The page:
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Rumsfeld: 'Useful' Information Obtained From Iraqi Officials - 2003-04-25

Defense Secretary Donald Rumsfeld says U.S. officials are getting what he terms useful information from the interrogation of detained former Iraqi government figures.

Mr. Rumsfeld will not specify what information U.S. investigators have received in interrogations so far from senior Iraqi detainees.

But the U.S. defense secretary tells reporters at the Pentagon the information is useful. "You can be certain that the people who we have reason to believe have information are being interrogated by inter-agency teams and they are in fact providing information that is useful," he said.

Among the latest and most prominent of the detainees is former Iraqi Deputy Prime Minister Tariq Aziz, who surrendered to U.S. officials in Baghdad this week.

Mr. Rumsfeld hopes Mr. Aziz will also provide crucial information, perhaps on the fate of Saddam Hussein and his sons or the location of Iraqi chemical and biological weapons. "He clearly is a very senior person and was in that regime and we intend to discuss with him whatever it is he is willing to discuss with us," said Donald Rumsfeld.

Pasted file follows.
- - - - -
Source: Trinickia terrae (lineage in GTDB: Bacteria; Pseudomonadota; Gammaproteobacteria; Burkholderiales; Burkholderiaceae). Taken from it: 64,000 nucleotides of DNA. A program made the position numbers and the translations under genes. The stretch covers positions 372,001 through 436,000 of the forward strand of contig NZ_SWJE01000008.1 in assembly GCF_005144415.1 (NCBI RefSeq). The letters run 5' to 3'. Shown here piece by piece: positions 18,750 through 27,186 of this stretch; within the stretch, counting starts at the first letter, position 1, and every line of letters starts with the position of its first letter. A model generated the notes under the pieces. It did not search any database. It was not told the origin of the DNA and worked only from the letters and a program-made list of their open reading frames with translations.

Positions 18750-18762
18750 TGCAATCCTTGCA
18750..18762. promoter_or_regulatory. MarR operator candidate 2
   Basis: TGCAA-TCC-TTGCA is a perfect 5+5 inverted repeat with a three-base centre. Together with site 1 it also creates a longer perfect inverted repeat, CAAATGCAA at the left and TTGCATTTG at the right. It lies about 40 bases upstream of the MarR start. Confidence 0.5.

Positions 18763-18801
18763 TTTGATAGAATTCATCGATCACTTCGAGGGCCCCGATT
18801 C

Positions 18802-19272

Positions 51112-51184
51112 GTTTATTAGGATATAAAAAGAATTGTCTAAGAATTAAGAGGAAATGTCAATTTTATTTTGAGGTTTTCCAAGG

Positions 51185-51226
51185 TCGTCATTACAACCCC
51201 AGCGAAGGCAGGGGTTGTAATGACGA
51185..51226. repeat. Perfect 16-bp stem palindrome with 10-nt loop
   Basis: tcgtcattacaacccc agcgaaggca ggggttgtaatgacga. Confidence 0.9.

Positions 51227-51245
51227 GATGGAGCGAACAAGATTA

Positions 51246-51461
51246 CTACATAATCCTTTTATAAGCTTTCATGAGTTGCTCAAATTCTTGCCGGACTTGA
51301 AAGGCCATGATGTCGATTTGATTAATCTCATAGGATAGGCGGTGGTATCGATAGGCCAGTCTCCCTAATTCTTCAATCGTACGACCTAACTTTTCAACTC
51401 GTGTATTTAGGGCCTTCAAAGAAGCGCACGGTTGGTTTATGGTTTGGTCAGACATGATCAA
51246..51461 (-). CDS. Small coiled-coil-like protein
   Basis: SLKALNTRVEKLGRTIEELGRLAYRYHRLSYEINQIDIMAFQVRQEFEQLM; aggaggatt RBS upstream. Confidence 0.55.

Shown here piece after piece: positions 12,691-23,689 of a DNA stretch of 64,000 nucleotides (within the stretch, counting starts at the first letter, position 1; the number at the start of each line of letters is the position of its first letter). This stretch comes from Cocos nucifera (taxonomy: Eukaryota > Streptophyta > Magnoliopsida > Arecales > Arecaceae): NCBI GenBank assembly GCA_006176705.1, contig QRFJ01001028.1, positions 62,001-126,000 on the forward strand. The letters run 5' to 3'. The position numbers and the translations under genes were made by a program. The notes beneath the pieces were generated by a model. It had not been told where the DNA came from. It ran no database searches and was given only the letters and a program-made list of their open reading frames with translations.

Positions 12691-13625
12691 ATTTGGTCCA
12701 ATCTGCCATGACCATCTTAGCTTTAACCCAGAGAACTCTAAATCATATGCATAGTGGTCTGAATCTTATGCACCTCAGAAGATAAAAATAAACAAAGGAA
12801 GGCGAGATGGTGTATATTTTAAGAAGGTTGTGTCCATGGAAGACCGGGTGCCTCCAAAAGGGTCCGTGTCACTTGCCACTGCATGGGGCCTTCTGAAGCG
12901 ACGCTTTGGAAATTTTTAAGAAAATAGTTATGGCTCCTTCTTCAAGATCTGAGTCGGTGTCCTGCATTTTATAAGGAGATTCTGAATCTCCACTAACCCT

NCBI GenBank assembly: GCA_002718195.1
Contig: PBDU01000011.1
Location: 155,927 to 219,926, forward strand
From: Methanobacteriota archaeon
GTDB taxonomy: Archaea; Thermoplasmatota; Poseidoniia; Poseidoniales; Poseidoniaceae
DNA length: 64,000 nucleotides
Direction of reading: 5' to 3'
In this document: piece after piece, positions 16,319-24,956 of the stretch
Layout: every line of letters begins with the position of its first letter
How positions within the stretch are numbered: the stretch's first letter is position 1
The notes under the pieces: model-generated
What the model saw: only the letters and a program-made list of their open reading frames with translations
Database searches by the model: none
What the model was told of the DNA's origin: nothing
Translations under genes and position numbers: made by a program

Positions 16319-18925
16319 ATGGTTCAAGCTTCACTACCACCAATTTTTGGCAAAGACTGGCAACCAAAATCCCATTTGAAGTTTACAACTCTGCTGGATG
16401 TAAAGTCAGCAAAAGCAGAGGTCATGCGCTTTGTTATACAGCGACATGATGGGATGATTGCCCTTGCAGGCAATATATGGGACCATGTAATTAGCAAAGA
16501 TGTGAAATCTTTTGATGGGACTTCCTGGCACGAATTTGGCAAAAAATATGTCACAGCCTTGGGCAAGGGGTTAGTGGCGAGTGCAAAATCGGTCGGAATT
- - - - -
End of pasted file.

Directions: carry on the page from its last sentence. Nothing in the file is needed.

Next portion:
Mr. Rumsfeld will not say where those among Iraq's 55 most wanted former officials who like Mr. Aziz have been taken into U.S. custody, are being held.

But he makes clear there are no plans to send either the prominent detainees or the 7,000 or so other Iraqi prisoners to Guantanamo Bay in Cuba, where terrorists from Afghanistan are being held at the U.S. Navy base.

Mr. Rumsfeld says it is more convenient and cost-effective to keep them in Iraq. "To the extent they have to be held for some period of time, it's a lot more convenient to hold them in Iraqi prisons than it is to build prisons in Guantanamo and transport them down there," he said.

Meanwhile, Mr. Rumsfeld says suspected sites where Iraq may have hidden its chemical and biological weapons are being explored on a continuing basis.

But he announces no significant discoveries, saying a long road lies ahead and asserts only a small fraction of the number of potential sites have been visited.